I’ll admit I kind of like the way Disney is making up for all the sexism in their movie history and are bringing in a bit more feminism. Frozen, for example, established that “true love” didn’t have to mean romantic love between a man and woman, but sisterly love can pass for that as well. Now, it’s like they’re saying, “You don’t need man, just a good sister, or perhaps a good-turned-evil-turned-good-again fairy.” Alright, so I’m taking the lack of villainy thing a little too personally. Perhaps the feminism is a little too feminist. I mean, the reason for Maleficent turning evil is the betrayal by King Stefan. How does that quote go? “Behind every crazy bitch is a man who made her that way.” Yeah, that’s the one. That actually happens here. 

I must say that Angelina Jolie has found an iconic role in Maleficent. I couldn’t think of anyone else who could play the part better, and this is coming from someone who isn’t necessarily a Jolie fan. She carries a movie with an underdeveloped story that relies a little too much on special effects. I saw this in IMAX 3D, and I will admit that the effects are cool. Even Maleficent’s kingdom after she turns it all dark and thorny is beautiful. However, they act as only some of the few redeeming qualities. The problem with the amazing special effects filmmakers can pull off in movies these days is that they tend to act as a crutch and an excuse for bad storytelling. This movie was also a little bit short, running at 97 minutes, which is another factor contributing to the underdevelopment of the story and characters. So really, it’s not just the fact that Maleficent is no longer a true villain, but also that the story really didn’t have time to reveal itself fully. There was a lot of potential here that I feel just wasn’t reached.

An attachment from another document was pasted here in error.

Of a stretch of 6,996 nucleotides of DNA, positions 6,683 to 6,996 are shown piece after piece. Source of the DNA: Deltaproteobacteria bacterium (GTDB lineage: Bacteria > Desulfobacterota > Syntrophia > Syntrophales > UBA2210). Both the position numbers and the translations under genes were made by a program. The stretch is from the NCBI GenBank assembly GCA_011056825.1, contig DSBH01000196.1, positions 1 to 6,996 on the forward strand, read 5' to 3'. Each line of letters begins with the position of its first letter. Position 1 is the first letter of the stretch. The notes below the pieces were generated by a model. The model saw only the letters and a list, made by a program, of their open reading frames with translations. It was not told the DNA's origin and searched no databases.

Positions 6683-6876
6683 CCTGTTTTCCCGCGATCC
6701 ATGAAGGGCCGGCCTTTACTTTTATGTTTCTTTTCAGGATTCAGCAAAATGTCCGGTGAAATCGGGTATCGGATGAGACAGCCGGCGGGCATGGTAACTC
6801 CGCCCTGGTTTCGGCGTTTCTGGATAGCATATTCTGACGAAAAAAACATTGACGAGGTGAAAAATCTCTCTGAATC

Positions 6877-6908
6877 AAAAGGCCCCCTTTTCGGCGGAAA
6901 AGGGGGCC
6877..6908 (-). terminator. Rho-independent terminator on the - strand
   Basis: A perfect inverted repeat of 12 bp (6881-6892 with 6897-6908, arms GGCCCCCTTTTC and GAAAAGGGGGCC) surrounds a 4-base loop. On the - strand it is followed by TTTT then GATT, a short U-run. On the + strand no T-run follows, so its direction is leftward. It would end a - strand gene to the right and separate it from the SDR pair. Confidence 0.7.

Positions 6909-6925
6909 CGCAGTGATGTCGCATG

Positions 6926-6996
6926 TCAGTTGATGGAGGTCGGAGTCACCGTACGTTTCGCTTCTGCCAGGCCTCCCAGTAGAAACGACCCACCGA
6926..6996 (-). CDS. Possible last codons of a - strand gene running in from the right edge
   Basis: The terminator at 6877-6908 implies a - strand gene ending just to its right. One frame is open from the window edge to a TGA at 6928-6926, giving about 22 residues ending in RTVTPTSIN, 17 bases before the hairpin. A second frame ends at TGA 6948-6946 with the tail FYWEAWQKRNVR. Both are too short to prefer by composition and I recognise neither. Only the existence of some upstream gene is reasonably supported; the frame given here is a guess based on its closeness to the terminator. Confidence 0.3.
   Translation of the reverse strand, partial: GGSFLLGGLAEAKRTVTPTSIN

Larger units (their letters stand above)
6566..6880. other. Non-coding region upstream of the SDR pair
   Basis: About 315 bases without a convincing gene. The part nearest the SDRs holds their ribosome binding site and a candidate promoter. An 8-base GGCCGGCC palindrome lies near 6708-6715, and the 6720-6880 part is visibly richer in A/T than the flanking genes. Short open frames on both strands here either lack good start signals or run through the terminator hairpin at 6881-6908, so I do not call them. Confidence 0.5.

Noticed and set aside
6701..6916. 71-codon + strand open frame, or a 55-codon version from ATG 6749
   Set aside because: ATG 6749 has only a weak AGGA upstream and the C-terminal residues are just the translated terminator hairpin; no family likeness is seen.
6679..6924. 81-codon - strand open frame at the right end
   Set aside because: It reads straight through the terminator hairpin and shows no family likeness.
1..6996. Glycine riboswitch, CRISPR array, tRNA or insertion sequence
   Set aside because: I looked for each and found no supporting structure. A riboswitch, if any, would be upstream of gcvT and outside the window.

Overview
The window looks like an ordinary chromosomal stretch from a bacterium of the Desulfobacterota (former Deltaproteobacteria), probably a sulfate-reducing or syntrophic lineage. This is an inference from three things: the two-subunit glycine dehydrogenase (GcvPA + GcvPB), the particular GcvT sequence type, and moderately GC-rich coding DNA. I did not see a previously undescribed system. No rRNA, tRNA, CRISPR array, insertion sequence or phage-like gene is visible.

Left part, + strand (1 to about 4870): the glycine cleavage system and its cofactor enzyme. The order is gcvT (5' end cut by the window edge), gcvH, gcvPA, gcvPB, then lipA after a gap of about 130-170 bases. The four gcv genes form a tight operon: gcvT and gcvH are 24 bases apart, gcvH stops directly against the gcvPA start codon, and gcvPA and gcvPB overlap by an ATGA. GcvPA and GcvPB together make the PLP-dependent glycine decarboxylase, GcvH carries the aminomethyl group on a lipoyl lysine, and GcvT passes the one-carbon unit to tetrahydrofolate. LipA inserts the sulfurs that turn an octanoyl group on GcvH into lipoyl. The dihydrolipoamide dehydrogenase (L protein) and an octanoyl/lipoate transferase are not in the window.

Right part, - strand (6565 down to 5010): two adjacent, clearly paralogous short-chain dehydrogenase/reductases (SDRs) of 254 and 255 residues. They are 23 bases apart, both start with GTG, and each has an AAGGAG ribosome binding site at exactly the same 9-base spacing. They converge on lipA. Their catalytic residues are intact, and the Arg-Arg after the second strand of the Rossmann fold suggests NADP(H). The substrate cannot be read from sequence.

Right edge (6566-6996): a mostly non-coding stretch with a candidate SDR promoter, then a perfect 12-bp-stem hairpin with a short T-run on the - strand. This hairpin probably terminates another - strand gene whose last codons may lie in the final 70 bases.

So all in all, the effects were nice, the costumes and make-up were awesome, Jolie was perfect, and I liked that they gave Maleficent a motive for being vengeful, but I didn’t like that she’s an iconic villain who isn’t really a villain. She’s just an angry fairy, until she has a few years to calm down and get over it–like any regular human being. But, I guess I can’t really hate on a movie too much just because it panders to children. I’m sure children and some adults will love it. It just wasn’t my cup of tea.



Blazing Saddles (1974)

In lieu of the imminent release of Seth MacFarlane’s A Million Ways to Die in the West this weekend, I’m going to talk about a movie that many critics keep comparing it to–Mel Brook’s Blazing Saddles. Since I haven’t seen the former yet, and don’t know when I’ll get around to it, I can’t really compare the two. All I can say is they both fall into the category of “Western spoofs.” 

Blazing Saddles, however, isn’t just a spoof about the West, it’s also a comedic critique of racism in America, specifically, in American Western movies. Anyone who is familiar with Mel Brooks’ work, knows that he doesn’t hold back when it comes to offensive jokes. Mel Brooks is also known for some other comedic films such as Young FrankensteinThe ProducersRobin Hood: Men in Tights, and Spaceballs.